competition amongst banks so that they could have access to the best banking practices. Larger banks
often had lower funding cost and better lending opportunities than these smaller banks. Also, money
market mutual funds became available at larger banks. These very short securities often led to strong
returns and high demand. Customers desired the best possible services and the opportunity to make more
money inspired larger banks. Both of these desires led to increased pressure from consumers and large
banks alike, to end restrictions (Benefits of Bank Deregulation).
Finally, technology had a big impact on deregulation. In the late 1970’s the automated teller machine
(ATM) was invented and widespread in states. It was then possible to have ATM’s in areas outside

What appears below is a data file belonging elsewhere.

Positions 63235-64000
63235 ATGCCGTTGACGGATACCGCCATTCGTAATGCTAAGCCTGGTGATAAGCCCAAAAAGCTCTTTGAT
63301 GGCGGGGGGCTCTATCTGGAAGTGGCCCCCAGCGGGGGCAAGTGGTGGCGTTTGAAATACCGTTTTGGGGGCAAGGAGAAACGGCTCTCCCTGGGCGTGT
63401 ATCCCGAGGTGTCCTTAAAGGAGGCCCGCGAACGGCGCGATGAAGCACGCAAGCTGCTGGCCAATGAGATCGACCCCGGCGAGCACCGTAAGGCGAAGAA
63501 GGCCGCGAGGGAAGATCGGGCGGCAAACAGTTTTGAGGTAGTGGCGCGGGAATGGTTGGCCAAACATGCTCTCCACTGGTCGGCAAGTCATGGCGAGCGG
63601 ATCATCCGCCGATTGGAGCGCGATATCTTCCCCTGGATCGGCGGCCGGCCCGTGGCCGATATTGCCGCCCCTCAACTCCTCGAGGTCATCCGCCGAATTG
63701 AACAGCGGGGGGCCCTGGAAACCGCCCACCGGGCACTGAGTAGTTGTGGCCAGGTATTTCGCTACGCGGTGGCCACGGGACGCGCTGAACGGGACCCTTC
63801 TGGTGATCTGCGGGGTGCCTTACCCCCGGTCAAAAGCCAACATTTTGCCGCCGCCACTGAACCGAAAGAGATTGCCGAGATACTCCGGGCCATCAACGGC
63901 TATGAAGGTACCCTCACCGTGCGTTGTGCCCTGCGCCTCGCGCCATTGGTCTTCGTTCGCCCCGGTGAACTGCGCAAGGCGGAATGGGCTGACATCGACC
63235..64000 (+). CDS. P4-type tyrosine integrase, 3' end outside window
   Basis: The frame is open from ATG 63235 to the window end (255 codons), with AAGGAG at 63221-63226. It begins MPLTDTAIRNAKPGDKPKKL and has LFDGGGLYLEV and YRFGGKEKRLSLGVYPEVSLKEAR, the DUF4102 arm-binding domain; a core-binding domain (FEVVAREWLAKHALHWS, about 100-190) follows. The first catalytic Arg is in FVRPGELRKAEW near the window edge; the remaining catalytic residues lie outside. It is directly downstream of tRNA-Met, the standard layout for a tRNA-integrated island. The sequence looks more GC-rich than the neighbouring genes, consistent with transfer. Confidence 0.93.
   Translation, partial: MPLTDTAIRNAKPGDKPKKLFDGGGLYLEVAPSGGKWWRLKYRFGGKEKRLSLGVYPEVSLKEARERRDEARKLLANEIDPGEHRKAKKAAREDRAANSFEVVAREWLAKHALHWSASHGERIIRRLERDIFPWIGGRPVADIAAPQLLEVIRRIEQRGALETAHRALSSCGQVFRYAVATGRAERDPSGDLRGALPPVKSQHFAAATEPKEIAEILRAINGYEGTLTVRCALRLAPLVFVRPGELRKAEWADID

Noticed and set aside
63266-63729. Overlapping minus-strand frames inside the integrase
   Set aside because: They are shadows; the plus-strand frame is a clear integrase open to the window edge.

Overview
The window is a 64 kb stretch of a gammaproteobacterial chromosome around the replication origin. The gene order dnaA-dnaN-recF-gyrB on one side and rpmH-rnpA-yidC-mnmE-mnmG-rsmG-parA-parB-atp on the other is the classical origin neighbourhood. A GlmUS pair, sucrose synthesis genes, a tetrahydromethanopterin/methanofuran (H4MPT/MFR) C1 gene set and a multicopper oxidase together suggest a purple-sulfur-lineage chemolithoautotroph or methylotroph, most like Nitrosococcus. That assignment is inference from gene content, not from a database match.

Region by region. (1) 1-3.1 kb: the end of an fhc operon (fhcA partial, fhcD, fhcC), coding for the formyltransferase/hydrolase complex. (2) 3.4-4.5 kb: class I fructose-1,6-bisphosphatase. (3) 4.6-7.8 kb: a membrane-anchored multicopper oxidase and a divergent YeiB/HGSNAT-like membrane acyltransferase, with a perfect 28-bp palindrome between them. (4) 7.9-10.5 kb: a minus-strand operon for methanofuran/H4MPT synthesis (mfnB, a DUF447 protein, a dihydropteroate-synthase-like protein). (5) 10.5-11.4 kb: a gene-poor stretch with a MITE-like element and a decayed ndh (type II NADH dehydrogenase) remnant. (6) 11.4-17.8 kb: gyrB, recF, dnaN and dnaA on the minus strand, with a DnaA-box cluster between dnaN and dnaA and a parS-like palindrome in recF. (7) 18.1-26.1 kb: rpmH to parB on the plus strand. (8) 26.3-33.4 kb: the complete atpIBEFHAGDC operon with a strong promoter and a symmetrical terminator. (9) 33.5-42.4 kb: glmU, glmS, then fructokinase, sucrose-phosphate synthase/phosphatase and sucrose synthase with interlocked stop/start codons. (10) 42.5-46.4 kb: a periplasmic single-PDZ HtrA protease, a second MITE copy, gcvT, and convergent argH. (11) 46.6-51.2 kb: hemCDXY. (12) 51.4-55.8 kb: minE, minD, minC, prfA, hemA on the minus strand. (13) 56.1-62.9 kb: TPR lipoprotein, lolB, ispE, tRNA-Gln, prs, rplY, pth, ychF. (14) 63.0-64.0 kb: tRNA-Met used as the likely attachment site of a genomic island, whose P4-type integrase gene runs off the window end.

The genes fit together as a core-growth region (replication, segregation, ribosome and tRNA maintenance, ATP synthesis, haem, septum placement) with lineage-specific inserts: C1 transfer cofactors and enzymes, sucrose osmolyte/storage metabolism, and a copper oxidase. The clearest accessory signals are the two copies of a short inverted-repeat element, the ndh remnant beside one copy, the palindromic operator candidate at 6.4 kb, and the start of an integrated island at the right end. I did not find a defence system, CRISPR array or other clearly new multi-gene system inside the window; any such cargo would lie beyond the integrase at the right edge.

branching restrictions lessening the demand for actual banking tellers. Regulations became somewhat
obsolete as customers could access their bank from an ATM without violating branching restrictions
(Benefits of Bank Deregulation).
Effects of Banking Deregulation
The monopolistic environment that legislators feared when regulating the banking industry, actually
developed somewhat because of the restrictions. A national monopoly was not possible because of
expansion regulations, but these same restrictions allowed for local monopolies. Small banks were offered
little competition when heavily regulated and they felt little need for improvement because of it. When
deregulation occurred the first thing it did was weed out poor banks. As better banks could expand they
replaced ineffective ones and the bank industry’s evolution was allowed to move forward. Since
deregulation larger banks have been consistently able to have lower costs and offer higher lending rates
than smaller competition. This has led to a great deal of mergers and increased market share for large